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8

Dave Rempis: Zen Master

Mark Corroto By

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The best application of philosophy to improvised music is the Chinese concept of "wu-wei." The best translation of this is "no trying." Many listeners have the false impression that it takes a sophisticated ear or at least years of listening to "get" improvised music. Actually, the opposite is true. The key is wu-wei or the art of trying not to try. That's why children effortlessly absorb and assimilate free jazz; they simply have no blocks to the spontaneity of the sound. Of course, distinguished improvising musicians practice wu-wei either consciously (or subconsciously) as a rule.

When a musician (or you) operates within this "not trying" format, he/she is said to be in "De" or what athletes call "the zone." Ideas flow and interaction with other players is immediate, responsive, and synergistic. Such has been the output of saxophonist Dave Rempis' artist-run label Aerophonic Records. Since his days with the Vandermark 5, he has been a creative spark in the Chicago music scene as a musician and music presenter. He has distinguished himself in international circles performing in Ingebrigt Håker Flaten's Quintet, Resonance Ensemble, and the Territory Band.

The music he presents on his label is full-on wu-wei with recordings from his Percussion Quartet and his duos with Tim Daisy 99 and Lasse Marhaug. Trios include Wheelhouse (with Jason Adasiewicz and Nate McBride), one with Joshua Abrams and Avreeayl Ra, and another with Darren Johnston and Larry Ochs. Each release is an opportunity to practice listening with open ears and no suppositions.

Nate Wooley/Dave Rempis/Pascal Niggenkemper/Chris Corsano
From Wolves To Whales
Aerophonic Records
2015

Both improvising ensembles here, the trio Ballister (with saxophonist Dave Rempis, cellist Fred Lonberg-Holm and drummer Paal Nilssen-Love) is an established band (2009) and the quartet (of Rempis, trumpeter Nate Wooley, bassist Pascal Niggenkemper, and drummer Chris Corsano) is a new creation.

Ballister has a fine track record, releasing four previous discs, two self-released precursors to Aerophonics Mi Casa es en Fuego (2013) and Bastard String and two on other labels Mechanisms (Clean Feed, 2012) and Both Ends (Bocian Records, 2014). Worse For The Wear is a full blossomed trio that never shies away from a good fight. Rempis sports a full complement of saxophones here from the alto to tenor and baritone. He needs this arsenal to grapple with the all-embracing sounds of Lonberg-Holm and Nilssen-Love, two players that can go toe-to-toe with heavyweights like Peter Brotzmann, Mats Gustafsson. and Joe McPhee. Two of the three lengthy tracks "Fornax" and Scutum" sizzle and pop with that sound of a raging wild fire. Lonberg-Holm with his cello and electronics can effectuate a the sounds of an electric guitar, stand-up bass, and cello (of course) to create an intimate pizzicato or a towering wall of bowed noise. same for Nilssen-Love whose energy drumming is more Rashied Ali than Elvin Jones. He always appears to be playing somewhere off the paved roads, forging his own found sound with metal, animal skins, and a liter of sweat. The band draws inward on "Vulpecula," eschewing their internal tussles for a quieter sound. Bellow is replaced by balm, and clamor for calm. The trio plays here almost as if exhaling.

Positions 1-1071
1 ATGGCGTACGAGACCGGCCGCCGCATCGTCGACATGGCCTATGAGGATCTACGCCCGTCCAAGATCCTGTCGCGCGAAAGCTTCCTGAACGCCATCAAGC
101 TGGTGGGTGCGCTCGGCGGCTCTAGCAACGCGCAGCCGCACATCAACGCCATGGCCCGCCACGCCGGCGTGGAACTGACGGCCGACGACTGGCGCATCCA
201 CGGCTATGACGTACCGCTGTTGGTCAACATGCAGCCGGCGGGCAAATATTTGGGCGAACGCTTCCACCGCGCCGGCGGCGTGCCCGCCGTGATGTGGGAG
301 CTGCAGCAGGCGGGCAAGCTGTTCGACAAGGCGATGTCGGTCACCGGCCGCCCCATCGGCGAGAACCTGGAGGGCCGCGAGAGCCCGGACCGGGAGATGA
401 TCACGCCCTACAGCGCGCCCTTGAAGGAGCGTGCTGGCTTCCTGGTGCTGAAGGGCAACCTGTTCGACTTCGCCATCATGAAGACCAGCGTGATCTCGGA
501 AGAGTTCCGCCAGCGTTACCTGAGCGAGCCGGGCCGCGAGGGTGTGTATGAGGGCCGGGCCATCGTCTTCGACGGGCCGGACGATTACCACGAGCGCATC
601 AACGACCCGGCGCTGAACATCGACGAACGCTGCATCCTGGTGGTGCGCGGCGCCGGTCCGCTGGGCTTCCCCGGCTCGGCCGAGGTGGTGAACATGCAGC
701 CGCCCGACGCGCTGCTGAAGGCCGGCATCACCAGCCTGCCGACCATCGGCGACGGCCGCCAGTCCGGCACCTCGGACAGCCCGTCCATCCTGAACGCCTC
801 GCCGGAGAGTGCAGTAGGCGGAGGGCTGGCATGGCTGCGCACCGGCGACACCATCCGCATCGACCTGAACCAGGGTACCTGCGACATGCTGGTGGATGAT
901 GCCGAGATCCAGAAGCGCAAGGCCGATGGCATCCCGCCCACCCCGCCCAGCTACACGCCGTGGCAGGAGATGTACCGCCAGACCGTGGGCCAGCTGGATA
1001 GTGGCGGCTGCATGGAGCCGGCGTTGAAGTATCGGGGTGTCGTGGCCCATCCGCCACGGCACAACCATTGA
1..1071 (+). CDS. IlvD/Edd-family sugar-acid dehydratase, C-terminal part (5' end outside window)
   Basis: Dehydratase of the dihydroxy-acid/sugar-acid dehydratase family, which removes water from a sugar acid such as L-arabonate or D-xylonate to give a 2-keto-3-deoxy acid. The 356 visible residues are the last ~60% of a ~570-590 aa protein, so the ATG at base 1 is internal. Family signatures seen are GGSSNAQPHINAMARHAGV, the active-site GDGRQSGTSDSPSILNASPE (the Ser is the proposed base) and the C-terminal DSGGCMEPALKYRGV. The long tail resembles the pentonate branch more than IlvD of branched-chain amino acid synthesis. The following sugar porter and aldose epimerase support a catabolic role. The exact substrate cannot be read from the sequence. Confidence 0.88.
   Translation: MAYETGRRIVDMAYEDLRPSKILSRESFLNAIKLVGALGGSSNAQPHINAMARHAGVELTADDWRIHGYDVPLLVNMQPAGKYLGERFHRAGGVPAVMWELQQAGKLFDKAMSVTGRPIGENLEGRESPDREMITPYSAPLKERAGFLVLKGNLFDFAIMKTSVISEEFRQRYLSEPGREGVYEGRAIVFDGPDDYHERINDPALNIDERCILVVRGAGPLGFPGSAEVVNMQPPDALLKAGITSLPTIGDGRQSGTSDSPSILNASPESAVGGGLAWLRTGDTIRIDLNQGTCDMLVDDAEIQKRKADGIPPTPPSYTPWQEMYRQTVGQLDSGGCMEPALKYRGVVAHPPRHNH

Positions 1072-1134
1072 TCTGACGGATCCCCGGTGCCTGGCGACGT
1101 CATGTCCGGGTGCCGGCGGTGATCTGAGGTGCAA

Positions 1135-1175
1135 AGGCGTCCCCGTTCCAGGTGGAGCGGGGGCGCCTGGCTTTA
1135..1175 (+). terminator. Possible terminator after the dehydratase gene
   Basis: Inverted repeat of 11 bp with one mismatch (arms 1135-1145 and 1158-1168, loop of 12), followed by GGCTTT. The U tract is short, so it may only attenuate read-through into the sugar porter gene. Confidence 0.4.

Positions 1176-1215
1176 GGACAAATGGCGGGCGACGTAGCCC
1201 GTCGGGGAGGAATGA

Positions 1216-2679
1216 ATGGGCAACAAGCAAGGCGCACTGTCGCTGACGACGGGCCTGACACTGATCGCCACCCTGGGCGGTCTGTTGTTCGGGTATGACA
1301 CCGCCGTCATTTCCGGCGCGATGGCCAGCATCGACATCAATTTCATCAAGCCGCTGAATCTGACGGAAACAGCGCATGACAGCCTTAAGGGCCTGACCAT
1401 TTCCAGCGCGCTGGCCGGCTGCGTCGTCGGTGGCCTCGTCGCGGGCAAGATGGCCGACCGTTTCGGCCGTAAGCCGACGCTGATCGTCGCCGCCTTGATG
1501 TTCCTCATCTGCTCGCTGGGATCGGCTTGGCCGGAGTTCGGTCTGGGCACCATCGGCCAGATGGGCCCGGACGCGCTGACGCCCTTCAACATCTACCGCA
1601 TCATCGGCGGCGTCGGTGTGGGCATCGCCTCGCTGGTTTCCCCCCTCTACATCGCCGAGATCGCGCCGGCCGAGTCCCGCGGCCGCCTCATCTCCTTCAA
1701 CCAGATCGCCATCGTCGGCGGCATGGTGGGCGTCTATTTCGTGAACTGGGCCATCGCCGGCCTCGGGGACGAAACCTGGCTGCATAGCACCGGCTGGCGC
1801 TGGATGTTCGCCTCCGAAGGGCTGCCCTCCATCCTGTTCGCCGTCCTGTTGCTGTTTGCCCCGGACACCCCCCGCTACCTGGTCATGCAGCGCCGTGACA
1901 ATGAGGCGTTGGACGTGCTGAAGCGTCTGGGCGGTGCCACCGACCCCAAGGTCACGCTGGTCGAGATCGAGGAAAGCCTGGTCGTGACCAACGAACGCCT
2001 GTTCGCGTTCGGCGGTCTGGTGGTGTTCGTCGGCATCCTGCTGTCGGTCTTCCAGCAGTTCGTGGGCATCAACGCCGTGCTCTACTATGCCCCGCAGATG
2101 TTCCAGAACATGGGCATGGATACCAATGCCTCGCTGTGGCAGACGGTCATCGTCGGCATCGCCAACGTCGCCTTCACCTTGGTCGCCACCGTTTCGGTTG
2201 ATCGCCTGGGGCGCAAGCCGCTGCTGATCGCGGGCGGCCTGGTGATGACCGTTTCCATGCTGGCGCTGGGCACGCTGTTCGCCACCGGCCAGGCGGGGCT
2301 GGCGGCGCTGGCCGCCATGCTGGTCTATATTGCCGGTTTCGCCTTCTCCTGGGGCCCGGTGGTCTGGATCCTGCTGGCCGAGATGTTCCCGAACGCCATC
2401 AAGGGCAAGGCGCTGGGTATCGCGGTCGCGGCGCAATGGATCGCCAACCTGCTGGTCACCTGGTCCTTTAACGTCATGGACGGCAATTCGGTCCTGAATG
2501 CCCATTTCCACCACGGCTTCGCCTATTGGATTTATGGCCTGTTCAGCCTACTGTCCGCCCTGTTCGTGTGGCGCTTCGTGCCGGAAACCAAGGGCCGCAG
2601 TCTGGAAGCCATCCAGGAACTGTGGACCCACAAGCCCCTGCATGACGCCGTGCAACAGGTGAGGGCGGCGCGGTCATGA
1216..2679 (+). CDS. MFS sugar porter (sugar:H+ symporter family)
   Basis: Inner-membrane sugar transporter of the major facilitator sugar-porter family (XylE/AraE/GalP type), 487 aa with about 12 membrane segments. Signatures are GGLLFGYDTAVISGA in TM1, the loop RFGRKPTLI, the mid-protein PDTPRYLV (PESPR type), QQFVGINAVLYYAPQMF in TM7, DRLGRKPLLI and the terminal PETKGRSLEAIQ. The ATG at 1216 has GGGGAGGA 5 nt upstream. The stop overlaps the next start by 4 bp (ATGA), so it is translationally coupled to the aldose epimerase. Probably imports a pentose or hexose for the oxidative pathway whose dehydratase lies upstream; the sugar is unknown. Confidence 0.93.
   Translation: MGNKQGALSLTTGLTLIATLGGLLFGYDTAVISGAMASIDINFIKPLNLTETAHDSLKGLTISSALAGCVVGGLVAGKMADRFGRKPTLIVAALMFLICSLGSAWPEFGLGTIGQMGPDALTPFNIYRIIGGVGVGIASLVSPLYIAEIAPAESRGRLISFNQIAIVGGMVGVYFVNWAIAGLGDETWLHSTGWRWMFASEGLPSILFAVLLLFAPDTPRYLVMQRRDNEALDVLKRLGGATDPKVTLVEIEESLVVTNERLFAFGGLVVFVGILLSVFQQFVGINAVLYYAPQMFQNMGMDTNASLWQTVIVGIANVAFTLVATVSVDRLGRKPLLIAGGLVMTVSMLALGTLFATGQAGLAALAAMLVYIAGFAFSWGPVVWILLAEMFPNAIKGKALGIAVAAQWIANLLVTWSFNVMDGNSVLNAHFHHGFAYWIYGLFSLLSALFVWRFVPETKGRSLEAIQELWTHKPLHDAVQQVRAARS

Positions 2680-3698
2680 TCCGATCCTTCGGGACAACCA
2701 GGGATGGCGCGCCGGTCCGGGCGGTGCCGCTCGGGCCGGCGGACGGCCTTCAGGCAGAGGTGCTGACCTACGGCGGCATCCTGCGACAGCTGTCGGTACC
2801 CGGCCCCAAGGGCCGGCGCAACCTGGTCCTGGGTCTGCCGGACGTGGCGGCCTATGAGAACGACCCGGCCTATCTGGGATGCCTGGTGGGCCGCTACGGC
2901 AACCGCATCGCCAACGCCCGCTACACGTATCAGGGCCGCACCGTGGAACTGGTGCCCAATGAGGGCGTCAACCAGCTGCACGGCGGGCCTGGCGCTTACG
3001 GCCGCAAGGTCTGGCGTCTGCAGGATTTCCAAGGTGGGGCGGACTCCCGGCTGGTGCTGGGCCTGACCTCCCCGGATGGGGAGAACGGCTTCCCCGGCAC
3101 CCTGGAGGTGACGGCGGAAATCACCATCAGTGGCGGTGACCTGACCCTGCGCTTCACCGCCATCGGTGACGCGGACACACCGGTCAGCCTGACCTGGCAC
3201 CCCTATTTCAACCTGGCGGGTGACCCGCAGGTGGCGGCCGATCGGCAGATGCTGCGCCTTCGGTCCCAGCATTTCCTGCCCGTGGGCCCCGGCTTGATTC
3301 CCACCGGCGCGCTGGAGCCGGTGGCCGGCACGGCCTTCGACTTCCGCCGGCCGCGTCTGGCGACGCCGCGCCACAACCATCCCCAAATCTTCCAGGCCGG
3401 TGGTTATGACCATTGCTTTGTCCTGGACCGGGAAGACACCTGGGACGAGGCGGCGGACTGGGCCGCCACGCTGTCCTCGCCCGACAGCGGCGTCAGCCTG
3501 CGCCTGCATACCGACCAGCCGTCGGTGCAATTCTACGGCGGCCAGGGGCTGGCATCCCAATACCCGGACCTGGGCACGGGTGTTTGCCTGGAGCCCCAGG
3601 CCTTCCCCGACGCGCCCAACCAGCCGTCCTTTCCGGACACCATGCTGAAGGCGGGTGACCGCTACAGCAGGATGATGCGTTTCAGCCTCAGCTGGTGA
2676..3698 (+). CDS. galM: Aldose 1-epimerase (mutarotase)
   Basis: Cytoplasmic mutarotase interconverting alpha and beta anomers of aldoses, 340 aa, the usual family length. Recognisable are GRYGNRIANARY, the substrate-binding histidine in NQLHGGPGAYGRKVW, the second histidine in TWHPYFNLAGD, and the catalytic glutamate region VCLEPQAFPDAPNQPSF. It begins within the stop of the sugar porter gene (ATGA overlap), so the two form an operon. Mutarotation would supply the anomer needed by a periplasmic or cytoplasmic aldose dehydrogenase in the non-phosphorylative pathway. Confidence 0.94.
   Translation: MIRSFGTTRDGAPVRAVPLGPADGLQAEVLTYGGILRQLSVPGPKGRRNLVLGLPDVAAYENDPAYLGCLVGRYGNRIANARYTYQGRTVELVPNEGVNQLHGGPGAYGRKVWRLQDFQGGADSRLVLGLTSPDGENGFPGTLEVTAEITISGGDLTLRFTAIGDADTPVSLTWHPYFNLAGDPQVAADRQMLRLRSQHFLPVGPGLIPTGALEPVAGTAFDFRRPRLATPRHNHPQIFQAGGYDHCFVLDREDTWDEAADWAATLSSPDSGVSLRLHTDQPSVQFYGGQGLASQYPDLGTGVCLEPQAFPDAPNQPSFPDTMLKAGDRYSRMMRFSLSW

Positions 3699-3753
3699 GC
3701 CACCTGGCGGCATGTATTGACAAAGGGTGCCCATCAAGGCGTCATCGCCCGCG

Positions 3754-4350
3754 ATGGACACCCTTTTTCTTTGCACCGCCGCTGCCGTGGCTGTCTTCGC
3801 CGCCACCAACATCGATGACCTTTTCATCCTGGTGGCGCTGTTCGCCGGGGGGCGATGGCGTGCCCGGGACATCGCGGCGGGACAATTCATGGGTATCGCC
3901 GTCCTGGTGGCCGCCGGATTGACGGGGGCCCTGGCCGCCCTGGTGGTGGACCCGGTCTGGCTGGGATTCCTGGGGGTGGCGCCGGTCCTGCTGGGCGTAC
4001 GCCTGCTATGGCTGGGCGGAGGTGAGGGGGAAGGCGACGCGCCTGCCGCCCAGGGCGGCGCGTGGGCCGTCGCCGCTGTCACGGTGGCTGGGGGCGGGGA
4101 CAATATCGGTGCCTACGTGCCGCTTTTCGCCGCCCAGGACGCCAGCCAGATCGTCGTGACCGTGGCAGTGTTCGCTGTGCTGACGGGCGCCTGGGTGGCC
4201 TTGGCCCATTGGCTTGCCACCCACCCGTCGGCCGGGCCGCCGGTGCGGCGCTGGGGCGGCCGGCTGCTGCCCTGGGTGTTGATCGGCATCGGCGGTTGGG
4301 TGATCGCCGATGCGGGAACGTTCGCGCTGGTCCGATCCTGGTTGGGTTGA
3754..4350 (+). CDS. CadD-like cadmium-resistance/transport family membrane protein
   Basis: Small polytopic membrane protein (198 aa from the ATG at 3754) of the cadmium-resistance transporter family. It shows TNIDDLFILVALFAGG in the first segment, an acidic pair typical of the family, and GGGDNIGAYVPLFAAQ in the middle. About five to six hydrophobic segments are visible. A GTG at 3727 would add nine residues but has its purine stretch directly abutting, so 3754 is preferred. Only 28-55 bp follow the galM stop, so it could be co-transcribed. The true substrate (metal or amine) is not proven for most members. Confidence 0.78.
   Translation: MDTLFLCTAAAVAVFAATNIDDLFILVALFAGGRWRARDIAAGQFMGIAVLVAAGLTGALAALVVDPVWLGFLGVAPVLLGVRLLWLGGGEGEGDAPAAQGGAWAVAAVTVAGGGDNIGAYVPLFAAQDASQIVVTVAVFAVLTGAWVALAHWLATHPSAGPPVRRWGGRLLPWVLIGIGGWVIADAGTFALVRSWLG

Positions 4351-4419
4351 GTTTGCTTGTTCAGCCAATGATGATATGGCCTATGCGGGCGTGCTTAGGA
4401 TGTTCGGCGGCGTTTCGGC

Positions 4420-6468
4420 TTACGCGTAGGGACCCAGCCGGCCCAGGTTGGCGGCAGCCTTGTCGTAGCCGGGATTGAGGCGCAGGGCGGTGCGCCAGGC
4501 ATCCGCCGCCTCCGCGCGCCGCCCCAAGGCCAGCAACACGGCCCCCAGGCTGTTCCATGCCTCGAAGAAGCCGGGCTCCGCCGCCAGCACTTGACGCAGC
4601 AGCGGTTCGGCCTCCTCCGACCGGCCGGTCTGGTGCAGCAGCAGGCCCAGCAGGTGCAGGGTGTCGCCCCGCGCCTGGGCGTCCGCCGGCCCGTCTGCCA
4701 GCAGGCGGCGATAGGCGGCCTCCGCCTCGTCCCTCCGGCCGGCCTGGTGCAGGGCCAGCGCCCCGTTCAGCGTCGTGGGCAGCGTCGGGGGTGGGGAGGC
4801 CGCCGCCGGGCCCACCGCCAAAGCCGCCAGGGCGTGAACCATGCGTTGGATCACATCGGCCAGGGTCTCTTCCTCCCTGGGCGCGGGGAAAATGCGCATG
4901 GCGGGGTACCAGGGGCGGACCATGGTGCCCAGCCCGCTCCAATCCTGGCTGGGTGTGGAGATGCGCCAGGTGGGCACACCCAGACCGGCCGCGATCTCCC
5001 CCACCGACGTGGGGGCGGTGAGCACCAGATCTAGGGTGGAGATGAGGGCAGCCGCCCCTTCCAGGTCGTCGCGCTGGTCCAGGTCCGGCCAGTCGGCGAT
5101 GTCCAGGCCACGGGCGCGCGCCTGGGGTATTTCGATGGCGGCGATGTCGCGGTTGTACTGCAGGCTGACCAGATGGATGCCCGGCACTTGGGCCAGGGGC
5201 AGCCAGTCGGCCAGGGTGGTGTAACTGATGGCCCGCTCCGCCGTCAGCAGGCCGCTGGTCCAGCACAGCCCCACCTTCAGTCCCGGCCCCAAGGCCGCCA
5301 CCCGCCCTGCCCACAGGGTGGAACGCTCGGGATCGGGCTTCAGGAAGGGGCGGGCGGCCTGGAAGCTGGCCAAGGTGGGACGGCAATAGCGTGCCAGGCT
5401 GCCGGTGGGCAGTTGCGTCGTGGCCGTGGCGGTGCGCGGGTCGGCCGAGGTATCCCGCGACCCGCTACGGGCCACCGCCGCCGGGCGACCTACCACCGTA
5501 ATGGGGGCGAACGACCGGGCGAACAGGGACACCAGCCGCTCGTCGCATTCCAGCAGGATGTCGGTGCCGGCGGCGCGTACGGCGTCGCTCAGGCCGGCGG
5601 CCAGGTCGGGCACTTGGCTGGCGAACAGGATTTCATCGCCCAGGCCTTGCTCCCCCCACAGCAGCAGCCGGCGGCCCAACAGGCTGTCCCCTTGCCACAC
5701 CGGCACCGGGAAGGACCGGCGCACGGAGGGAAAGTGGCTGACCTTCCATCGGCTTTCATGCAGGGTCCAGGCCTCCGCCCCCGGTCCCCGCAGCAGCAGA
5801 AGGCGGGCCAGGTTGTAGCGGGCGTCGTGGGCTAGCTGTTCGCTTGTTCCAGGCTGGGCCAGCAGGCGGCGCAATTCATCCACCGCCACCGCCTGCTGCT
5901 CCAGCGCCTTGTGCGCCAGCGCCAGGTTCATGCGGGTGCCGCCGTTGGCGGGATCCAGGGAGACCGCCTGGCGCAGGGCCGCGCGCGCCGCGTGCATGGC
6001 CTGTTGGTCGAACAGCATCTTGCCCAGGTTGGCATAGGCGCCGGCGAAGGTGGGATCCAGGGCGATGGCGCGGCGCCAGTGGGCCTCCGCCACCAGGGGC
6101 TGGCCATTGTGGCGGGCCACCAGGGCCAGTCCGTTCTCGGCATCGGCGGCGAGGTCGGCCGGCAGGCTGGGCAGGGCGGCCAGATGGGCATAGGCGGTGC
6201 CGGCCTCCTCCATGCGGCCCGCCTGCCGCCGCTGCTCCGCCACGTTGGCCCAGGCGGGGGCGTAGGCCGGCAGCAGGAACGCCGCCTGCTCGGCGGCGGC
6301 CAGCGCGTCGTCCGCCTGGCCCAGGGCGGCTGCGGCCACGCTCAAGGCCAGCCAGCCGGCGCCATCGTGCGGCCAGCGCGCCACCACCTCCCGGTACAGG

Ballister
Worse For The Wear
Aerophonic Records
2015

From Wolves To Whales takes its cues from the minimalist improvisation styling of Nate Wolley's projects including his Seven Storey Mountain recordings and work with the likes of Evan Parker and Paul Lytton. His growling chattering notes open "Slake" accompanied by metal tinted drumming of Corsano and the darting pop-ups of Rempis' alto saxophone. The hushed sounds belie the intensity of the music. What might be mistaken for minimalism, isn't. This quartet is content to burn a low flame, one that is scalding hot. The 'it factor' here is the spontaneous interplay between these players. Rempis sets up a rotating circular breathing pattern on "Serpents Tooth" that Niggenkemper pulls strings into vibration under, Wooley mounts a muted horn, and Corsano works mallets. The organic nature of the music's progression, usually from quiet to resonant, flows like a well crafted drama. The music like a zen koan is only understood once the listener stops trying to co-opt it, and just let the sounds envelop you.

Tracks and Personnel

From Wolves To Whales

Tracks: Slake; Serpents Tooth; Stand Up For Bastard; Swingin' Apoplexy; Count Me Out.

Personnel: Nate Wooley: trumpet; Dave Rempis: alto saxophone; Pascal Niggenkemper: bass; Chris Corsano: drums.

Worse For The Wear

Tracks: Fornax; Scutu; Vulpecula.

Personnel: Dave Rempis: alto saxophone, tenor saxophone, baritone saxophone; Fred Lonberg-Holm: cello, electronics; Paal Nilssen-Love: drums, percussion.

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CD/LP/Track Review
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Western Automatic

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From Wolves To Whales

From Wolves To Whales

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2014

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